A survey of Connecticut businesses found that the cost and availability of child care was exacerbated by the COVID-19 pandemic and has reduced workforce reliability and productivity.
The survey which was produced by the Connecticut Early Childhood Funder Collaborative found employers have implemented policies such as flexible scheduling, reduced hours, and remote work.
The survey of 234 businesses conducted between Nov. 2020 and Jan. 2021 also found that employers think an increase in government assistance, such as tax incentives to support childcare, will help recruit and retain workforce talent.
“Over the past year, many employees across Connecticut had to not only adapt to remote work, but also manage childcare and remote learning due to the coronavirus pandemic,” CBIA President and CEO Chris DiPentima said. “Workforce recruitment and retention have been and remain one of the biggest challenges for employers, so support and resources are critical. We cannot rebuild Connecticut from the pandemic without addressing working parent needs.”
How widespread is the problem?
Seventy-six percent of employers said that childcare negatively impacts between up to 20% of their workforce, while 17% report it impacted between 20% and 40%. Only 2% of employers said that over 60% of their employees are negatively impacted by childcare issues.
One quarter or 24% of employers said that their company policies, such as “dependent care deductions from payroll,” flexible hours, and remote working, were effective in supporting and sometimes resolving childcare needs.
The biggest issue parents face is finding affordable childcare and finding sufficient childcare for children who are attending school remotely. Some parents have reported being “wary of someone else watching their child during COVID,” and chose to keep their kids at home.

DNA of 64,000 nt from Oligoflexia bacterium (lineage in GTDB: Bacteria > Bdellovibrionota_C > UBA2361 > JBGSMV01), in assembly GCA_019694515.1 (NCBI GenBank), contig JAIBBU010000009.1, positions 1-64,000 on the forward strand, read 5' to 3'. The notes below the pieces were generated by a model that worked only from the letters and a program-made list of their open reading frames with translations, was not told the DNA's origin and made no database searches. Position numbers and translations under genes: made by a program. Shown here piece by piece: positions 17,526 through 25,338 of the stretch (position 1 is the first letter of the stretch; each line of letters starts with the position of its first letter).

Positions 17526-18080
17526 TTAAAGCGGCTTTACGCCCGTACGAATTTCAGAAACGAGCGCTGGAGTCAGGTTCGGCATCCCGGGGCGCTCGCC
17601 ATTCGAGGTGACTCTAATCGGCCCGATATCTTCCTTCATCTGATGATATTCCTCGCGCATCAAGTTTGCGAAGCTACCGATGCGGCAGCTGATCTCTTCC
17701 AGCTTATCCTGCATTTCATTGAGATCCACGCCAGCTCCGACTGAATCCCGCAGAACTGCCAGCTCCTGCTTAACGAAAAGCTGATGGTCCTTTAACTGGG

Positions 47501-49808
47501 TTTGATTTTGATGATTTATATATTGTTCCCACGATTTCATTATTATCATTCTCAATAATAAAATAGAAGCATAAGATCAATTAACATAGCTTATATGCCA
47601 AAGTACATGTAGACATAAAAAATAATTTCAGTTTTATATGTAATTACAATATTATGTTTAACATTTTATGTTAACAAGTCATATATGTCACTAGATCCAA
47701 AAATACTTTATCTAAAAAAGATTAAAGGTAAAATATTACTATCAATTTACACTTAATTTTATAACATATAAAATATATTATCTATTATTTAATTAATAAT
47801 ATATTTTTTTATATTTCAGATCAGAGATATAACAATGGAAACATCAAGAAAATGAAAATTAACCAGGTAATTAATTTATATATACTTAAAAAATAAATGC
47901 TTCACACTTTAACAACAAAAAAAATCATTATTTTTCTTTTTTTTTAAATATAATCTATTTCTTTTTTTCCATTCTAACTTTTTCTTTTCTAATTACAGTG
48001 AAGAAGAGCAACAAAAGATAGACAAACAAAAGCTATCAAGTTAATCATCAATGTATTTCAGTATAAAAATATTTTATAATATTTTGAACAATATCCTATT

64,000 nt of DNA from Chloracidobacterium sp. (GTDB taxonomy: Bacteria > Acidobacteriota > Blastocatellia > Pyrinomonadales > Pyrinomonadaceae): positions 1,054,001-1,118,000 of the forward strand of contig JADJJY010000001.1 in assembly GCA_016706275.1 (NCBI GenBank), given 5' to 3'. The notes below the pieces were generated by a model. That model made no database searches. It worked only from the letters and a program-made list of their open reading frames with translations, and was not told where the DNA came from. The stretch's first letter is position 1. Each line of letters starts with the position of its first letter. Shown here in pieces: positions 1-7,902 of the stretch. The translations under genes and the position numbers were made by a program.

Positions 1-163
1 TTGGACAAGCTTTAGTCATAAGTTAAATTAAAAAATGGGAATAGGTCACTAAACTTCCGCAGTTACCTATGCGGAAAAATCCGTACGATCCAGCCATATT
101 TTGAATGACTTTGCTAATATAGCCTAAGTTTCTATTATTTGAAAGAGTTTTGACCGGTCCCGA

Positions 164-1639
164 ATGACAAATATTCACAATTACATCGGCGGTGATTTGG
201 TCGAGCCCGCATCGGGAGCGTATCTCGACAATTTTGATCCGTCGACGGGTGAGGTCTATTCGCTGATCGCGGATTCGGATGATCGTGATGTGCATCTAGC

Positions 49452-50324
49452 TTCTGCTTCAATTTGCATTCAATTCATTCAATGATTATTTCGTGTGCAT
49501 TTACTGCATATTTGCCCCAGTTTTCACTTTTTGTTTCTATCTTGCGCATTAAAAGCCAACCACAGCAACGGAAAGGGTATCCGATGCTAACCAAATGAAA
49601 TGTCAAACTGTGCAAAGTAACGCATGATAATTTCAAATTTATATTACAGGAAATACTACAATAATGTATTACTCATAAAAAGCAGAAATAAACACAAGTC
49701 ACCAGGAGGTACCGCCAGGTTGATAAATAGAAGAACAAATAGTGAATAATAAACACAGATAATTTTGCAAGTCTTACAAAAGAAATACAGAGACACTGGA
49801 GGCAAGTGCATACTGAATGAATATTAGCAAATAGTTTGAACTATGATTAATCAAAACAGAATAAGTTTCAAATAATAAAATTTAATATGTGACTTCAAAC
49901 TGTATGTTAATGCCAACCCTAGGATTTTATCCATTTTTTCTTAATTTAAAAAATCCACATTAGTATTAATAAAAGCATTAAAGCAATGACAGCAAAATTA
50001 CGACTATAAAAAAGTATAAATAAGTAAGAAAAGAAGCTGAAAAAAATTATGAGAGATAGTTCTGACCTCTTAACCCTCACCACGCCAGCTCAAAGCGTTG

As a result, some employees disrupt their workday in order to be with their children, where in-person schooling and childcare centers are not available. Consequently, employees have noticed reduced workforce reliability and productivity.
“The pandemic has laid bare the inadequacies of our current childcare system,” Connecticut Early Childhood Funder Collaborative Executive Director Carol O’Donnell said.
“Accessibility, affordability and quality of care have challenged families before the pandemic. The time is ripe to reimagine our childcare system. However, an effective, equitable solution for all requires the active involvement of government, business, philanthropy, providers and families.”
Employers have implemented several company policies in order to alleviate stress facing their employees. Thirty-five percent of employers implemented additional flexible scheduling, allowing employees the freedom to choose when they want to be on the clock.
Almost a quarter or 21% of employers allow their employees to work from home so they may be with their children. And 19% of employers have reduced hours for employees for additional time to care for their children.
“Other studies have shown that employees believe childcare issues affect their productivity even more than their employers realize,” Robert Wechsler, a partner at Social Venture Partners Connecticut, said. “That is why raising awareness of the issues around childcare and providing the tools for employers to address these challenges is so critical now to our families’ well-being, our workforce, and our state’s economy.”
More employers are open to helping their employees handle childcare issues, if there was an increase in government assistance, such as “higher tax deductions allowed for childcare expenses,” and if valued employees requested assistance.
The collaborative has created this tool kit for employers.